Spring!), DeUware, Oardlngton, Gallon, OrastUn, Bhel
b,Wew tendon, Wellington and Grafton, arrive at
OleTeland at 3.33 p. m.i Dnhklrk, B:JU p. m.t Buf
falo, 1U-.25 p. m l Albany, B:4S a. m l NewYoik, 1:45
p.m. I Boston, 4:4S p. sa. This train oonndolant Bhal
by for 8andutky,-and at Glafton for Tolado, arrlvtof at
XoledO at o:upv .in - . i- .. - .. ... i . .
,' ' ' M.i THIBD Xi&AIM i V '.V.
MAIL AND A00OMMODATION leaves Columbus
at 11.30 p. m. Will atop at all stations Booth of
Bhelby, and at New London, Wellington, flmfton,
and Beraa; arriving at u lowland at c:3U p. ra t ima
klrk.S:U0a. m.l Buffalo, 3:80a. m.i Albany. 8-SO p.m.
MewVork, 7ap. m. Boston, 11:45 p m.( Pittsburgh
via Orctlln. at 11:55 p. m.t Philadelphia. 1:00 p. m.i
Ohlcago, via Orestlloa, 0:49 a. ai. This Train eonaets
at ebelby for Bandnsky and Toledo, arriving at Toledo
at 8:55 p. at. : -i '.. J .e-. ?nn-i . .as-i , .
Patent Ileepinp; Cara re tun : on al
Night Traini to Chicago, New r
'-''l : . ...tqtI; and Boston., ....
Baqgage Ofueked Through to Kev Tort and Botton
via vteneumaj omo, to i-mtaoMpnia ana
M
A.M
:- RETURNING.
Klght Sip rets arrives atOolnmbus at.. .11:15 P.
c fllnolnnatl Kmrets arrives at Oolumbnt at 10:30
' Aotommodallon Rxprasg arrlrei at Columbus at 7;M
P.-m.i 1 . , : , ,!,.
Fare aa Lew ae by any other Route
. Ath for rWtrfitrta Creetline of: Cleveland. '
-- 1 ii i i. H ' i ' - , -".a-sssl
. ., . ., ... B.B.JTLINT. - ... ., -.
- ioperloUndent, Clerelabd, Ohio.'
, ' JAME8 PAtXSRSOH, Agent, ,
' Columbus, Ohio.
Columbus, June 17, Wl. , -. r.;
Ohio White ; Salphitr - Springs,
DELAWARE CO., OHIO.
This Favoeete Resort will be open
- - - - FOR , VI81TOES, . k ". .;rrr-:
Ju.no XO, lOOl.
ralfau pisirik soAisina noarno thi ttawM, can n
; ACCONHopavD T Benson Ut, t . n:
-FOB EOOMS ORrSFOEMATIOIT,
t ADDRESS -I - r s i
- ' ; " '- " J.'A. iWATNIE.'
" Lewis Center P. O., Delaware Co., Ohio.
- may S9;dlmo '.. ; .".'.., '' ..'
EAST.
CENTRAL OHIO
AND
AND Steubenville Short Line
RAILROADS
COMBINED!
ti 'cONMllCtlKa IT BEttAIRl with TM"
BALTIMORE & OHIO
"rt:i AND AT PITTSBTJRaa WITH TUB
PENNSYLVANIA CENTRAL
. BATT.RO AD: ,
' . ; I0BM1NS TH . , . ..,
Shortest, Qaictost & Most.Keliable
. i-Koute to till Eastern Cities! ,
' -rl Trains leave Coldtcbas ftfollprrs': ,;
Learss Columbus 3 SO A.M. from Tjaion Depot, via
nsiiair or nteaoenrinei arrive at Bellalrs, 10. SQ A
M.: Btenbenrllle. 18.80 P. M.: Plttabumh. J 0 P.M.
Bsrrliburg, l.WA. U.t erfa JJltntovm, arrive at Hew
York 6.00 A. at.? eta tAiladtipMa. arrive at Phlla-
derphta, 6.19 A, M.t Hew Vork, 10.30 A. M. Oonaeeta
also at Jiarrlaborg for Balttmor, arriving at 7.4S At st
O 1 "k -i a i .", !i " -
Bleepiup; Car , attached to thii Train
rroln Columbus. n directly through to Bellalr or
nitsnnrgn wiuout cnang; ana ruKngers via AHen
town rrir In Hew York at 8 A. SL. '
IQrrwo BorjRB in advance 6i Northern
This Train also connects al Pellaire with the
1 . ' T, . J ,LI. f, !1 ..J I
.. -.(. i ifjJttinuiur sum uuiu swauruau. ...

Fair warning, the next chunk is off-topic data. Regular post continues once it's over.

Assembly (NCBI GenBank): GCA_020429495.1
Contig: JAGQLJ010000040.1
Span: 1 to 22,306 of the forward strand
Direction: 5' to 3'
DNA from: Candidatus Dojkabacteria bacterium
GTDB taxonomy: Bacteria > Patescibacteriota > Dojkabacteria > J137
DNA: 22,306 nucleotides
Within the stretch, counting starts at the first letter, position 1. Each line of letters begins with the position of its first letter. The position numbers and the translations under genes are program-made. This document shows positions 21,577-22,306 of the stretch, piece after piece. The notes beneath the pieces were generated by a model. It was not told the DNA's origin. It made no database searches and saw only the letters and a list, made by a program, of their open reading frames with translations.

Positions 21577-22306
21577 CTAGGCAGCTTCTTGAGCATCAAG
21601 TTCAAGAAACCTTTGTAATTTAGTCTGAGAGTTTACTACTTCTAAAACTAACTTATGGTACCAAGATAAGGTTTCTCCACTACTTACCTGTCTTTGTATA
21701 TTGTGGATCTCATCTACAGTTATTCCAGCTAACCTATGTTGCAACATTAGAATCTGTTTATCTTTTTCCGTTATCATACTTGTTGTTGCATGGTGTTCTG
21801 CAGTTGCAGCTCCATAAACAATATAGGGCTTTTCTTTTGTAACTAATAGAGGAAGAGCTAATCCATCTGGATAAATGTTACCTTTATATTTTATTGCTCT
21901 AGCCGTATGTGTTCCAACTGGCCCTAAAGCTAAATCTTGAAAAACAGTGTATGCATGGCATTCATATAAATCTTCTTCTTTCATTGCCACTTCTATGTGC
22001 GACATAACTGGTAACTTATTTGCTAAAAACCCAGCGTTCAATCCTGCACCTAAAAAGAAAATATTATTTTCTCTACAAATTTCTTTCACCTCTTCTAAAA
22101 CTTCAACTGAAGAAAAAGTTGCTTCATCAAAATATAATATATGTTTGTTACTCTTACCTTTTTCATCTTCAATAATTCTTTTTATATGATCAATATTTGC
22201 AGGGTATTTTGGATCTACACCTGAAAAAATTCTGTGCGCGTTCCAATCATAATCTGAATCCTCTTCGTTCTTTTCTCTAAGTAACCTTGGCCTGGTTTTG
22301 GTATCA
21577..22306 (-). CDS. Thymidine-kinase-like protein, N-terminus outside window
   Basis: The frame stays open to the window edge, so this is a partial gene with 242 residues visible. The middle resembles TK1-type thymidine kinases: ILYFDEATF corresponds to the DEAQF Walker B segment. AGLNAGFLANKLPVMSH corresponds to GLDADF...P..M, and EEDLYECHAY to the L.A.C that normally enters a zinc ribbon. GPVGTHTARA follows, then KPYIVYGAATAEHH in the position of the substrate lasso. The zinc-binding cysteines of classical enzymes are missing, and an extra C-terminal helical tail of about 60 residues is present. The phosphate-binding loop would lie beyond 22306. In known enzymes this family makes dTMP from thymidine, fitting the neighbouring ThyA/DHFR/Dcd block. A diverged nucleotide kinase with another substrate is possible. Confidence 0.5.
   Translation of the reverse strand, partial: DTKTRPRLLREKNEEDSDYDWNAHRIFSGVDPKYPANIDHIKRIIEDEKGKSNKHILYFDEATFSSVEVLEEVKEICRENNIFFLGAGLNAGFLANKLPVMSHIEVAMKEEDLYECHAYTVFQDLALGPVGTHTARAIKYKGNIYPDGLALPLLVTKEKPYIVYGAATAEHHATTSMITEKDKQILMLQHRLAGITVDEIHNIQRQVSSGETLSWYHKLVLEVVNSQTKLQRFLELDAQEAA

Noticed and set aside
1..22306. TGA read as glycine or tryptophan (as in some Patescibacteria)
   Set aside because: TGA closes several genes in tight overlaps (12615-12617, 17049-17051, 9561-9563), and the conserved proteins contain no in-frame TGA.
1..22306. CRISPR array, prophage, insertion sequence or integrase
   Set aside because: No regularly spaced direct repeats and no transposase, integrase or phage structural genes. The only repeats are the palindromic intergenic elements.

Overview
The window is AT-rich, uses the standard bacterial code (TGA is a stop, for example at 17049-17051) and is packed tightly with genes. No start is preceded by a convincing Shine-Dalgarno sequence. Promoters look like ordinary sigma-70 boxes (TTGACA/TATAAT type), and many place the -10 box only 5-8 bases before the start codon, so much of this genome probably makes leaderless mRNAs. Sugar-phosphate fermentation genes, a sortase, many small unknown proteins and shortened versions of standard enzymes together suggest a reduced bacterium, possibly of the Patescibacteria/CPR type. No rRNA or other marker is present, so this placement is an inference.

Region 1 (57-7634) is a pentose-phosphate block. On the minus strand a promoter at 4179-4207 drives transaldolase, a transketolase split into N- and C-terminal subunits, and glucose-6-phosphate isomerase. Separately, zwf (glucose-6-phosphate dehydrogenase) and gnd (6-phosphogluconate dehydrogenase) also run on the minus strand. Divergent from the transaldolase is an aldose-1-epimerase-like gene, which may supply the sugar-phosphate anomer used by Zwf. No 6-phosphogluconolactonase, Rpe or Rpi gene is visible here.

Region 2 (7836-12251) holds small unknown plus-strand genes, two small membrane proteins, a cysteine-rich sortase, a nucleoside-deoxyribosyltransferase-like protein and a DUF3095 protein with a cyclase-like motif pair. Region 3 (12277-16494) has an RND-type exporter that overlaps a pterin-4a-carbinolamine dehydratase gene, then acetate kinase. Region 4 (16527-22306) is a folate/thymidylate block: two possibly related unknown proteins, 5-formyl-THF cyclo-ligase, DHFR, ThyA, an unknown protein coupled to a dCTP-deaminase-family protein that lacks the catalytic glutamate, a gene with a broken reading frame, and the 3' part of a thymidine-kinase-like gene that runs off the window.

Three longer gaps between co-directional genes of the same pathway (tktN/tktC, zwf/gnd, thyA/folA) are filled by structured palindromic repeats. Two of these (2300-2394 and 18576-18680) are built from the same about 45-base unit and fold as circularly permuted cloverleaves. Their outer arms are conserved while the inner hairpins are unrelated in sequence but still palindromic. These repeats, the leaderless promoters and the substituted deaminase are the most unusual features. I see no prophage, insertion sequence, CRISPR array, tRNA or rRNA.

I PIITBBCBGH RXPRIBS., H - ' :
Ltate OoIubsus II 89 AoJWi frvsa Cnton Depot,- via
Bteubenrllle; arrive at Mewaik. 18 SO P. at.i Coahoe-
ton.8.15 P. M.; Bteubenvtlle, 1 1; At.; Pittsburg, 8.40
r . a. . r inis is tn oniy rout oy wnien rasssngtr
can leave Clnolnnstl at 7 A. M., go' through to Pltta-
nnrgn iu aayugni, wiinoui cnang or cars or aelay.
I..;). . MiaatLlNi.v.r T, ;
Lare Ooloabus 8. IB P. at., from Union Depot, via
eenaire: arriTes at newarx, r. ai.i Kanesrille
4 33 P. M l Bellalre.7 .65 P. M.I Pittsburgh, 11.84 P,
M.i Harrltburg, 8.00 'A. M.j atVs AUmtovn, arrlre
at-Haw Tork,4 P. M.i via fAilgdelplOa, rriv-
Pbliadlphuv M0 P. M.j New. Torke P ..Mr -Thla
a ntn w.o connect as siamsoura-ipr naiumor. ar
rlrlngatlS.M..,..
Thi Train runs through to Bellalr dr Pltt,bur with
out onang or uarsl and from Pittsburg tber I a
onange ot uars to PhliadolphJa,).pr via. Allenjovn It
The only Route frora' Colnnbttg to Baltimore,
j rnuaaeipaia.or new xor;, W(tn. pnly;
i one change of Cars.
' Bv thi Train Panenrers arrtr In New Tiut fi,
hour In adrtnc of tb Northern lints.
This Train also connects at Bellalr with th Baltimore
Nl VU1V . f . ,
lETThls Route Is 30 miles shorter to Pittsburgh
ana more man tvv mites snorter ,10
T New York, than Northern Lloee. - -
Baggajo Checked Through to all to
?:,;; important PoinU East.
. ' j C .'' " " f I e-i'
u:;..J A8K f 0B TI0K1TS TIA
,'.1J1LLAIKIS OK BTEUBENVILLE.-I
Ttcltete Owed wrer eltber .Atcmte,
I uen.TKMt agent Central
Ji'
... I. A. HTjrOHIfllnV.-
Oen. Ticket Agrit IteubenVJll BhoUUat!
OHIQIUIalON LOAN.
Orncior tag CoBKiniowt or thi gimrwa puro,
. Couasos, Ohio, Jans 10, 188 1. 1 '
rpUW Oommtttt'onirr of lb Sinking fund of th flute
a. oi vuio inrit suosrnptions py in, people or in
Btat to th Loan of Two Million of Dollars, authoris
ed by th aot of th Oenral AaMmblv "To provide
more neorairy ror in oe oc er U Btat egUDSl 10-
railon, passed aprllM, M61,
Cerrldcate will, b lianed In sum of B 100, Snd up
ward, pvbl July 1, 18SS, at th StaM Traasory, bear
lug Interest at the ute of six per cat. per annum, pay .
abb smi-annalry, aai by th not authorising the loan
tra from taxation. . .. -
BnseorioUona will bereralved at the offlc of th Cam.
mlstloners la th Olty of Oolambus, at each of tb. ol
rent banking Institutions la th Bute, and at th SeVSral
Oenntr Trees art s Iff tb Btate, unUl th lat da of
eery, MU. ' .
frtMMatwfll ri emmiehJ an4 MIA Am. ,ha Af
thpootl mtir
;ti-J
t l""'i
tiv4ta
B. W.-iIATHlll Auditor 0T atf.' I '
. A.'Pf AtrSLlVBeortaryf State; 1
t4tlfl jiyWt, HVniy nral.
jrJtB AaUBIOAN WATCH OOUPANT, of Walt
inj, Mass. , begs to oall th attention of th publloto
tb following empbatlo noonuasndatloa f Waltham
Watches, by th leading praotlcal Watobjaakersanl iew
elcrsthroughontth United Bute. Th entire list of
slgnatntes to It II qalt too long-far publication la en
advsrUasaiabti bat th names presented will be rcog
nltsd by Uiom acquainted with th Trad a bebig In th
highest degree respectable an! and Influential. At their
stabllsbments may always b found th genuine Watch,